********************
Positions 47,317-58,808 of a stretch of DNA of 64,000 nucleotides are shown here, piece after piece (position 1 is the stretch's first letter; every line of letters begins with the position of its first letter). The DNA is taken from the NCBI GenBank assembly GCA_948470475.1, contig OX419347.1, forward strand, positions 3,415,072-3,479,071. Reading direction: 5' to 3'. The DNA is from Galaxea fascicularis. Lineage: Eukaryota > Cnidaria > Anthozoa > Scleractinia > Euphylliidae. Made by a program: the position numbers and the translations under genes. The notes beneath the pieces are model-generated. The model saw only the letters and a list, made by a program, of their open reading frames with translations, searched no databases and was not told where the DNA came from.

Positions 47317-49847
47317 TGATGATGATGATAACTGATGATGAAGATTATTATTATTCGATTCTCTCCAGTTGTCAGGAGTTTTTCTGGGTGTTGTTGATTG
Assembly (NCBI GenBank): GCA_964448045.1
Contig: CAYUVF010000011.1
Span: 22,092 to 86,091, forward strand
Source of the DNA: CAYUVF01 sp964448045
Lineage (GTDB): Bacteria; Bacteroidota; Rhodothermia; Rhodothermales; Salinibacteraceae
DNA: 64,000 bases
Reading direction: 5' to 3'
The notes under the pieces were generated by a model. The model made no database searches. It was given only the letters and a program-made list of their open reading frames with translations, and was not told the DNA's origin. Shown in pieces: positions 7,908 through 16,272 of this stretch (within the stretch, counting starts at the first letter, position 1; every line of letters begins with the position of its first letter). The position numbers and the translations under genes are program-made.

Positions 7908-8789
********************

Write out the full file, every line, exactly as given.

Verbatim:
Positions 47,317-58,808 of a stretch of DNA of 64,000 nucleotides are shown here, piece after piece (position 1 is the stretch's first letter; every line of letters begins with the position of its first letter). The DNA is taken from the NCBI GenBank assembly GCA_948470475.1, contig OX419347.1, forward strand, positions 3,415,072-3,479,071. Reading direction: 5' to 3'. The DNA is from Galaxea fascicularis. Lineage: Eukaryota > Cnidaria > Anthozoa > Scleractinia > Euphylliidae. Made by a program: the position numbers and the translations under genes. The notes beneath the pieces are model-generated. The model saw only the letters and a list, made by a program, of their open reading frames with translations, searched no databases and was not told where the DNA came from.

Positions 47317-49847
47317 TGATGATGATGATAACTGATGATGAAGATTATTATTATTCGATTCTCTCCAGTTGTCAGGAGTTTTTCTGGGTGTTGTTGATTG
Assembly (NCBI GenBank): GCA_964448045.1
Contig: CAYUVF010000011.1
Span: 22,092 to 86,091, forward strand
Source of the DNA: CAYUVF01 sp964448045
Lineage (GTDB): Bacteria; Bacteroidota; Rhodothermia; Rhodothermales; Salinibacteraceae
DNA: 64,000 bases
Reading direction: 5' to 3'
The notes under the pieces were generated by a model. The model made no database searches. It was given only the letters and a program-made list of their open reading frames with translations, and was not told the DNA's origin. Shown in pieces: positions 7,908 through 16,272 of this stretch (within the stretch, counting starts at the first letter, position 1; every line of letters begins with the position of its first letter). The position numbers and the translations under genes are program-made.

Positions 7908-8789